Death and taxes are both inevitable. It, therefore, makes sense to prepare for both. Unlike filing taxes, preparing for your death can have its interesting side. In particular, you get to plan your own funeral. You also get the satisfaction of knowing that you’ve made life easier for those you’ve left behind. Here are some points to consider.
Make a will
If there’s one, single action that can make life easier for those you leave behind, making a will is arguably it. Specifically, you need to make a fully-legal will. That means it’s generally best to do so with professional advice.
You should also remember that wills are very rarely “one-and-done” documents. In general, you should review your will at least once a year. You should definitely review it before any significant life changes.
It may be helpful to remember that wills, by default, are annulled upon marriage. The law assumes that your marriage effectively updates your will in favour of your new spouse. If, however, the will was clearly made with the marriage in mind, it remains valid after the wedding.
This can be key information for people who’re marrying and who have children from a previous relationship. You can update your will to state that it remains in your children’s favour even though you have a new spouse. Provided your will clearly shows that you have planned for your marriage (and your new spouse’s welfare), it should remain valid.
Keep on top of your life insurance
Life insurance isn’t just for people who have young children. It’s for anybody who has dependents, including informal ones. Speak to an advisor to find the right advice for you and your circumstances.
There are three keys to getting the right life insurance for your needs. Firstly, you need to decide between a whole-life policy and term cover. Both types of policy are essentially what their names suggest. A whole-life policy covers you for as long as you live, provided that you keep paying the premiums. A term policy covers you for a certain period of time.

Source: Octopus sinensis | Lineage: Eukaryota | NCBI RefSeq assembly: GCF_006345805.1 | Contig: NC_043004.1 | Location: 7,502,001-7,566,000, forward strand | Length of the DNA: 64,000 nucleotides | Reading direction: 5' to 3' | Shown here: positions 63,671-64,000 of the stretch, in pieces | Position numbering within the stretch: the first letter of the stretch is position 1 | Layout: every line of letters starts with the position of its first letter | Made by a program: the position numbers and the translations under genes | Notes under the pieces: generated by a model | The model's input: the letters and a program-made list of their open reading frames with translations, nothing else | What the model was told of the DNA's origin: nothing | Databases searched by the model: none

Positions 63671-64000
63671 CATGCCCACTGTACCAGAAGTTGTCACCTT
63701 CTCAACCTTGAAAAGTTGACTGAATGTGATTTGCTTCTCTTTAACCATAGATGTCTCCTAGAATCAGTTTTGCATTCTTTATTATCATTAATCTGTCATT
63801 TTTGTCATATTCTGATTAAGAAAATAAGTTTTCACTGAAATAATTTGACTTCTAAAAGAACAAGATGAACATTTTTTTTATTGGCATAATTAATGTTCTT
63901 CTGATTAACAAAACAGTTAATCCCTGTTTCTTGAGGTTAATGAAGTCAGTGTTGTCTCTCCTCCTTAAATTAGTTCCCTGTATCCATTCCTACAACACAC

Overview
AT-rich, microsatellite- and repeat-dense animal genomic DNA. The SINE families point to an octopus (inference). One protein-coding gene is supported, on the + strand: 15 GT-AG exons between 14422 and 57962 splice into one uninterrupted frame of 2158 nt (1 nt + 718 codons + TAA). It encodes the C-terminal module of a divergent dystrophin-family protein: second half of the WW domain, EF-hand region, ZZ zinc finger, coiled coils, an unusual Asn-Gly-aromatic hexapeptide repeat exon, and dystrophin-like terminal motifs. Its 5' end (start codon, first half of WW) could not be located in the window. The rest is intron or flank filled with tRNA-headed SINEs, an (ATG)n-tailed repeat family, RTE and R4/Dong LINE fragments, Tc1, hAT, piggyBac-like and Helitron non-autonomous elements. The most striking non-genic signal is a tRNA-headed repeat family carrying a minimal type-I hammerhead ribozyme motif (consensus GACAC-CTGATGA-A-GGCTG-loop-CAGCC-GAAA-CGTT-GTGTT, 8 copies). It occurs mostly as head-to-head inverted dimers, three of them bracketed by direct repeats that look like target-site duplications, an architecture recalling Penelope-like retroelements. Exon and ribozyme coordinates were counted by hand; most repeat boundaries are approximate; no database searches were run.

Secondly, you need to determine how much cover you need. This can vary over time. You don’t want to buy significantly more cover than you need because you’ll effectively be wasting your money. On the other hand, it’s generally best to err on the side of caution. This is particularly true now with inflation in its current state.
Thirdly, you need to make sure that your payout instructions always reflect your wishes. As with your will, it’s advisable to review this at least once a year. Definitely review it if you have any significant life changes. In general, it’s best to have life insurance paid into a trust. This separates it from your main estate (and hence its Inheritance Tax bill). It can also give you more control over how your money is used.
Death clean your finances
The Swedish concept of death cleaning has been steadily gaining in popularity in other parts of the world. It essentially means slowly and mindfully cleaning out your possessions in preparation for your death. It can also be applied to your finances.
Actively close off any accounts you’re not actually using. Likewise, cancel any recurring payments unless you really do need or want the product or service. Make sure any payments you do make are clearly recorded. Keep these records together with your key financial and legal paperwork.
In particular, make a list of any online accounts you hold and what they are for. Your executor won’t need your login details. They will, however, need to know whom to inform of your death.
Please speak to us about finalising your wishes.
HM Revenue and Customs practice and the law relating to taxation are complex and subject to individual circumstances and changes which cannot be foreseen.
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